SEPTEMBER 26 - 29, 2019


This show was presented Sept 22-25, 2016

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Desire Under the Elms at the Provincetown Tennessee Williams Theater Festival - painting by Miguel Covarrubias (used with permission)

Desire Under the Elms

by Eugene O'Neill

This multi-racial reboot of a Eugene O'Neill classic about ownership and desire won critical acclaim in South Africa for its lyric beauty and boldness.

Warning: Contains nudity.
directed by Fred Abrahamse

featuring Robin Smith, Mbali Bloom
and Marcel Meyer
original music by Charl-Johan Lingenfelder


Cape Town, South Africa

The story of O'Neill's 1924 tragedy, about a stepson in love with his stepmother, dates back to the ancient Greeks.

South Africa's Abrahamse-Meyer moves the play's setting from New England to Cape Town where a British farmer brings home a Xhosa bride. Afrikaans-inflected English brings new musicality to O'Neill's spare dialogue of repression and release.

"Inescapably thought-provoking and extremely enjoyable.
– Rory Appleton, What’s On in Cape Town

About the Play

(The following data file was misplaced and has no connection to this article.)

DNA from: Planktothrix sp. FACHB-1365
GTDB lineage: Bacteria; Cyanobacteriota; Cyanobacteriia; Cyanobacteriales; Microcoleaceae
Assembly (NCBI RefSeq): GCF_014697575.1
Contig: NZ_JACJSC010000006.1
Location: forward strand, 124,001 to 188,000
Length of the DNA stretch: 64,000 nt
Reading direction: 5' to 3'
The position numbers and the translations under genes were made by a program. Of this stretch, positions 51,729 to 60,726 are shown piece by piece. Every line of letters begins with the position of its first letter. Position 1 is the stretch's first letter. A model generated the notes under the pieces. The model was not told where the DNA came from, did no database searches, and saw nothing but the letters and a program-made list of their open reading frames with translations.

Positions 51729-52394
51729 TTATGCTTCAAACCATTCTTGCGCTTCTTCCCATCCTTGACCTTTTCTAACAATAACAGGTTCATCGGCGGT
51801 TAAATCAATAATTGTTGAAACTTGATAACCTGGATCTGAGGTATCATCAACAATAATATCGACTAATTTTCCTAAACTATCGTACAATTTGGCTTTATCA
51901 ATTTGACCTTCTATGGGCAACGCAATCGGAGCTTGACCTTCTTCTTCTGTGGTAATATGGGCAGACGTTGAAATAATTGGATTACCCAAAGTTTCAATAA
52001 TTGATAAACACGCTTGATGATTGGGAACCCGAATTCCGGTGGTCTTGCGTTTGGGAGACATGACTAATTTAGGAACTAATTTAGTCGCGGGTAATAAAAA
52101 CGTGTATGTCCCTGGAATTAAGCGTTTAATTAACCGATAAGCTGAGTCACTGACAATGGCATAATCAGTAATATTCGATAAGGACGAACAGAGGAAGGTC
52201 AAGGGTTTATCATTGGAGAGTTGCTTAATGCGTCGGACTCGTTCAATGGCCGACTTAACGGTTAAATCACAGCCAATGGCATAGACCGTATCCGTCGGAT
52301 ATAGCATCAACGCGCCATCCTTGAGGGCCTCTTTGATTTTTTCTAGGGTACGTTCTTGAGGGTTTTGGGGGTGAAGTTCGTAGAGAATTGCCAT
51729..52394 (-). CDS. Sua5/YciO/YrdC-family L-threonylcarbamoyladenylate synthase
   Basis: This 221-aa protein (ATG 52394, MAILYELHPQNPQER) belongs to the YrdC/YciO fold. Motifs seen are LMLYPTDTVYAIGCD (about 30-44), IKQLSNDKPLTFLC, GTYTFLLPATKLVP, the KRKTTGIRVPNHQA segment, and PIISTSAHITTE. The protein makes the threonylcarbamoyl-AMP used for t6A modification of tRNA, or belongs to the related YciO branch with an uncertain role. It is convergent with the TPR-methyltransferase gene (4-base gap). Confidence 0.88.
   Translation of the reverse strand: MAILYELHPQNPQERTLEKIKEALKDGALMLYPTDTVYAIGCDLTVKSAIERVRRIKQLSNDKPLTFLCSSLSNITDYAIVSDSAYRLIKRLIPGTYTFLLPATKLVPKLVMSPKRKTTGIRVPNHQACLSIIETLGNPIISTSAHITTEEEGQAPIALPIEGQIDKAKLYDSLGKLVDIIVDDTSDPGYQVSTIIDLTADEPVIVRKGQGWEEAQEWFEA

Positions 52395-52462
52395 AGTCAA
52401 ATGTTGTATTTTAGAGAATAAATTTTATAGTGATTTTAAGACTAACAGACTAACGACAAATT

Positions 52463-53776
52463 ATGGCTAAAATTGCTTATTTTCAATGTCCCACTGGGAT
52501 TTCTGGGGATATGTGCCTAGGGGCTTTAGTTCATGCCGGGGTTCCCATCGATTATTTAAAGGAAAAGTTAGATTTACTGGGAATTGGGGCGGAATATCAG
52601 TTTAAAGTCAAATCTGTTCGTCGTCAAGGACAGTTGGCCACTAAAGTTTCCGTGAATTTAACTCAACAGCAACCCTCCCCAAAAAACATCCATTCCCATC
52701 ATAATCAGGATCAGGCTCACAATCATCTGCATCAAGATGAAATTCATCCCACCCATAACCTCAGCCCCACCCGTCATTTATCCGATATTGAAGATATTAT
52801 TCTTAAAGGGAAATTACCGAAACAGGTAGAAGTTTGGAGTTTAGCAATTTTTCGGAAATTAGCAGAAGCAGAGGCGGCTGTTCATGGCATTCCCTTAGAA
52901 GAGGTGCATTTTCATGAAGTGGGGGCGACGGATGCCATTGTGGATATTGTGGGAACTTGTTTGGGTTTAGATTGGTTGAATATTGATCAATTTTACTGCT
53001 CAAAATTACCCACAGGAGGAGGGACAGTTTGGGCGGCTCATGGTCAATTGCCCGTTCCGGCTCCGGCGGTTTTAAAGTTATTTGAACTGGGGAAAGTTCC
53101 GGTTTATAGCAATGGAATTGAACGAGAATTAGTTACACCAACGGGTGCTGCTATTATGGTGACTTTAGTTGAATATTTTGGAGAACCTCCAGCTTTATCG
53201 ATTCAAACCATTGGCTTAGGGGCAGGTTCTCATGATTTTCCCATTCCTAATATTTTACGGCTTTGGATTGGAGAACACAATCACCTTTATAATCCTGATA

Marcel Meyer, Mbali Bloom and Robin Smith in DESIRE UNDER THE ELMS - photo by Pat Bromilow Dowling

In Desire Under the Elms, and in his later work Mourning Becomes Electra, O’Neill explores the plots and themes of Greek tragedy, reimagining classical characters as inhabitants of rural New England farmland. The play was inspired by the tragic love triangle in Hippolytus by Euripides, in which Phaedra, the wife of the Athenian king Theseus, falls in love with and attempts to seduce his son Hippolytus.

The play premiered in 1924 at the Provincetown Playhouse in New York City. A film version, starring Sophia Loren, was produced in 1958.

The following character descriptions are taken from the text of the play:

Eben: He is twenty-five, tall and sinewy. His face is well-formed, good-looking, but its expression is resentful and defensive. His defiant, dark eyes remind one of a wild animal's in captivity. Each day is a cage in which he finds himself trapped but inwardly unsubdued. There is a fierce repressed vitality about him. He has black hair, mustache, a thin curly trace of beard. He is dressed in rough farm clothes.